In his FY 2014 budget — belatedly released earlier this month — Barack Obama proposed spending $31.3 billion on the National Institutes of Health (NIH), $17.7 billion for the National Aeronautics and Space Administration (NASA) and $7.6 billion on the National Science Foundation (NSF). Billions more will be spent on research and development at other agencies — including the U.S. Department of Health and Human Services (DHHS), the U.S. Department of Energy (DOE) and the U.S. Department of Commerce (DOC).

All told, Obama’s budget proposal would increase federal spending on non-defense related research and development to a record $69.6 billion — up 9.2 percent from FY 2012 levels.

Included under the federal research umbrella are unnecessary expenditures large and small. Last year, for example, the DOE spent $100,000 on a smartphone app for household energy consumption — even though at least five such apps already existed. Meanwhile researchers at San Diego State University and the University of California Davis spent part of a $325,000 grant building a “Robo-Squirrel” (part of an effort to prove whether tail wagging was a deterrent to rattlesnake strikes). Meanwhile $1 million was spent cooking up a “Mars menu” for future astronauts — even though the space program currently lacks the capability for manned spaceflight.

These ridiculous projects were among the $18 billion worth of unnecessary spending items included in U.S. Sen. Tom Coburn’s 2012 Wastebook. Of course there are much larger examples of unnecessary research funding — like NASA’s $8 billion James Webb space telescope, or the $2.8 billion spent annually on the DOE’s renewable energy office or the $1 billion being spent by Commerce in the coming year to create fifteen new “manufacturing innovation institutes.”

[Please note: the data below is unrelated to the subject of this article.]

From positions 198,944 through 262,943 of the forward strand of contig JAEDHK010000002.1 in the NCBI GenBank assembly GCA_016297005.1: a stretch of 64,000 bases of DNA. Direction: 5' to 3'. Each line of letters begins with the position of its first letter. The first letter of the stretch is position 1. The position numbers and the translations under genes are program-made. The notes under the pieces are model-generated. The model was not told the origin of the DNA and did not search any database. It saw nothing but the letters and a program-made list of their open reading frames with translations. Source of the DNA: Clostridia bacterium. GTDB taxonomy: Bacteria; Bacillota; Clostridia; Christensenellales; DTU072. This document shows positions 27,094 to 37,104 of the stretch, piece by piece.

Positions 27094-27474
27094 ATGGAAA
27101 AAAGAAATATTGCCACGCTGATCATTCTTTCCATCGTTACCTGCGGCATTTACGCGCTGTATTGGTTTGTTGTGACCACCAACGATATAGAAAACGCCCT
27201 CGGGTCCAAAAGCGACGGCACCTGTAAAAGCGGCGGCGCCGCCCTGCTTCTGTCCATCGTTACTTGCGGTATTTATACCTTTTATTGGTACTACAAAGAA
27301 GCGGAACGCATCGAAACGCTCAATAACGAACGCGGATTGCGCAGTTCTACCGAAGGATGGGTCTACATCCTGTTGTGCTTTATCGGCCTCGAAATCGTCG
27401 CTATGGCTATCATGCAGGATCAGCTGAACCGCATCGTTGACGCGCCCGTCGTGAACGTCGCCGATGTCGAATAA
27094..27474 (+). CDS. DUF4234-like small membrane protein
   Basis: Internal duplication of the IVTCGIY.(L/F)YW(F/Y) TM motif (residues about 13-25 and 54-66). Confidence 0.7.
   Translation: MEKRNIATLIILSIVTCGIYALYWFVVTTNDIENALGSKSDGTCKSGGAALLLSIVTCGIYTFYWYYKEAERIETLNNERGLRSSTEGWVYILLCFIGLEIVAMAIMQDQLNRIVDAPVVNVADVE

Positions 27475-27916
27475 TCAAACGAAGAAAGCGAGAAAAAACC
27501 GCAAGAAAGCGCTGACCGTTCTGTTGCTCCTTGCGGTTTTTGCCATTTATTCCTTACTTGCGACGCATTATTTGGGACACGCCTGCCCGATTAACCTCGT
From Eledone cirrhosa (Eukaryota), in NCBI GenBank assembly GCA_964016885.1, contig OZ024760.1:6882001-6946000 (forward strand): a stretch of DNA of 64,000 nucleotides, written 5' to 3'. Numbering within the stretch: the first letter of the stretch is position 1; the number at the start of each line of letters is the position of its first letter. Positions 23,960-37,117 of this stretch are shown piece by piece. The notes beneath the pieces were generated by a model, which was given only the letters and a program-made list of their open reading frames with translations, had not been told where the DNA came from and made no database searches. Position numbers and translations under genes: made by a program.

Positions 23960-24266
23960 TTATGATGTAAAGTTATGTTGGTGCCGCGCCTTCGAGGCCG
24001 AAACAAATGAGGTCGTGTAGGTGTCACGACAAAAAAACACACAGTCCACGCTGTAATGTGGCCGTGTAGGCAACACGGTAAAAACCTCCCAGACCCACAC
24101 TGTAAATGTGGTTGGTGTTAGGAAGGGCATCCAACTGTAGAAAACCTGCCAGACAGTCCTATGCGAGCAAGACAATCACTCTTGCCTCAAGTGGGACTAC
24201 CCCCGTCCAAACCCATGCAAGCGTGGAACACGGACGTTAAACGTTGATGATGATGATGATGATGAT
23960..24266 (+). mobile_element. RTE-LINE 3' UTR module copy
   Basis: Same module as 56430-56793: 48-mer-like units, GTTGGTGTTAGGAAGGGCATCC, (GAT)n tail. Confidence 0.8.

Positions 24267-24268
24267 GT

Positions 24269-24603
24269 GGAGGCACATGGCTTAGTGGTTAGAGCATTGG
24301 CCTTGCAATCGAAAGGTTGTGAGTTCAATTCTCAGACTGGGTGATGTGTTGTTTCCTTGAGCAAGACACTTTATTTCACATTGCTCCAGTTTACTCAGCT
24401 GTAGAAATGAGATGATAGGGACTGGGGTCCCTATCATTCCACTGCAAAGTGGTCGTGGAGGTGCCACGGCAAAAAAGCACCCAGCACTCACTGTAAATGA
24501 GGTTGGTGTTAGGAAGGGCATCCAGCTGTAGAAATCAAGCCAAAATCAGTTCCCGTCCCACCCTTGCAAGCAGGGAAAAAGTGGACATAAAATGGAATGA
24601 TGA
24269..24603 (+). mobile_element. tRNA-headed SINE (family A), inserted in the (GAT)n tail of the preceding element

What do any of these projects have to do with core government functions? Absolutely nothing.

Then there are the ghosts of research boondoggles past — like the infamous “Superconducting Super Collider,” which was cancelled in 1993 after the federal government sank $2 billion into the project ($3.1 billion adjusted for inflation). Also let’s not forget the never-constructed Clinch River Breeder Reactor, a nuclear energy project terminated in 1983 after taxpayers invested $1.7 billion ($3.9 billion adjusted for inflation).

Of course when it comes to taxpayer-subsidized “innovation,” success is every bit as costly as failure. That’s because even when government intervention in research and development is “working,” it distorts science as well as the marketplace — separating taxpayers from billions of dollars annually with no accountability and no guarantee the breakthroughs achieved couldn’t have been completed faster (and cheaper) had they been entrusted to the private sector.

And that’s the great unknown cost — the extent to which America’s current “innovation gap” is the result of the public sector crowding out the work of the free market.

Policymakers looking to trim future deficits — and spark a revival in innovation and advancement — ought to strongly consider getting government out of the research business and reestablishing the wall between science and state that existed prior to the post-World War II era.

Howard Rich is the chairman of Americans for Limited Government.